Keeping What Matters

holiday fabrics

To see how my computer room looks as I write this, you’d think I never put anything away.  In one corner a box of holiday ornaments is open and some of the contents scattered around.  In another place some blankets recently re-discovered in the cedar chest are draped over the stairway banister, hoping to find a useful function if cold weather gets here.

On this desk are a couple of stacks of papers that are perpetual messes. I just never can bring myself to finally get rid of them or put them away.  The sewing table is anything but that, covered with photos to matte and frame, art supplies, camera bag, finished mixed media projects, and a folder filled with letters from 1992.

This place is not always this chaotic, but for now it is.  There is no excuse, no justification. It just is.  Someone once said to me that a home should be clean enough to be healthy but dirty enough to be happy.  By that standard, I have a very happy home.

This month it has become my goal to sort through as much of the boxes of stored stuff in our home and determine what should be kept and what can be liberated. We began last weekend in the basement, that perfect catch all place for what you think you might go through later.  (Newsflash: you never go through it.  It just stays in that dust covered box that has now become a nesting place for the cats.)  Now I’m wondering just why I thought I had to have those things.

In some ways this is like taking down the calendar, looking at the pages of the past months and remembering what took place and when.  Opening boxes, going through  shelves of things brings up the same kind of memories.  What were we doing when we bought these? Why did we keep them? Have we learned from this? Are we going to ever need this, do this, share this again?  What were we thinking?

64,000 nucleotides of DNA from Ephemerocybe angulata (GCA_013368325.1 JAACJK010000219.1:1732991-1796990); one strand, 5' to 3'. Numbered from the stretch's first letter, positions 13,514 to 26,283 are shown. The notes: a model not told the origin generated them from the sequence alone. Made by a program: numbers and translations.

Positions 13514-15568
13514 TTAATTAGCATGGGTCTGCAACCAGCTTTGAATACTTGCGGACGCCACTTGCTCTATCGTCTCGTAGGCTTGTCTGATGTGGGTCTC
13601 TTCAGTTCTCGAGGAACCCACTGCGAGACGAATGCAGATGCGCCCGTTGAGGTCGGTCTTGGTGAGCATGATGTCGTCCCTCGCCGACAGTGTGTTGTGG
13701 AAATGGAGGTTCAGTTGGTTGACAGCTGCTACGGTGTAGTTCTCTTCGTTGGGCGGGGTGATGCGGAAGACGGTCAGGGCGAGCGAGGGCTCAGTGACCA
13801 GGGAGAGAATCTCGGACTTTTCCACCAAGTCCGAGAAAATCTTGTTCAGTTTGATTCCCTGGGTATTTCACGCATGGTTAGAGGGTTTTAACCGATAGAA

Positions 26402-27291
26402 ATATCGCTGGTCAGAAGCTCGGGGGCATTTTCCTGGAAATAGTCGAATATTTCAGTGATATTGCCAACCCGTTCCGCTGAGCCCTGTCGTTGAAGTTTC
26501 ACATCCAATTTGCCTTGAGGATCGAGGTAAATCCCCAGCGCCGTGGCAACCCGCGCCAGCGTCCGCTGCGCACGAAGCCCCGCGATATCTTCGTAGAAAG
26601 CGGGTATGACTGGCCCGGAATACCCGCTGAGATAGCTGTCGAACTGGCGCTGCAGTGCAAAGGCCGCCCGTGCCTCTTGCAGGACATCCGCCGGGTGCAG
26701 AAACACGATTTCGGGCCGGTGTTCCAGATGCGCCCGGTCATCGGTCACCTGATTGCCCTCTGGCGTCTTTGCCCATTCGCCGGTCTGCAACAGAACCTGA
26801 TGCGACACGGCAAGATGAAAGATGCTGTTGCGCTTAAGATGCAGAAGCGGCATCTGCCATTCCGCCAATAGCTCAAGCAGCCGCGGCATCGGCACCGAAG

It is as though our home has become one giant time capsule, though not buried to be found later. 

And yet there is something redeemable in all this, more than just the additional space that becomes available.  The process of sorting through these boxes sometimes yields bits of personal history long forgotten. Not all of it needs to be let go. Some is worth keeping, cherishing.

It’s finding treasures from family and friends, shared over the years, handmade things, hand written letters, children’s school projects, sweet things that bring peace and joy to the heart. 

Those are the gifts from the past that I’ll hang on to.

Sharing my thoughts today at Vision and Verb.
Vision and Verb

6 Replies to “Keeping What Matters”

  1. What lovely holiday treasures. And what a wonderful way to think of it – as opening a time capsule – a look back at your family history.

  2. In spite of having rather ruthlessly gotten rid of unneeded things before I moved this spring, I find I still have more to let go of. I'm torn between needing to lighten the load, both physically and emotionally, and wanting to hold on to things for the memories they evoke. Thanks for this thought-provoking piece.

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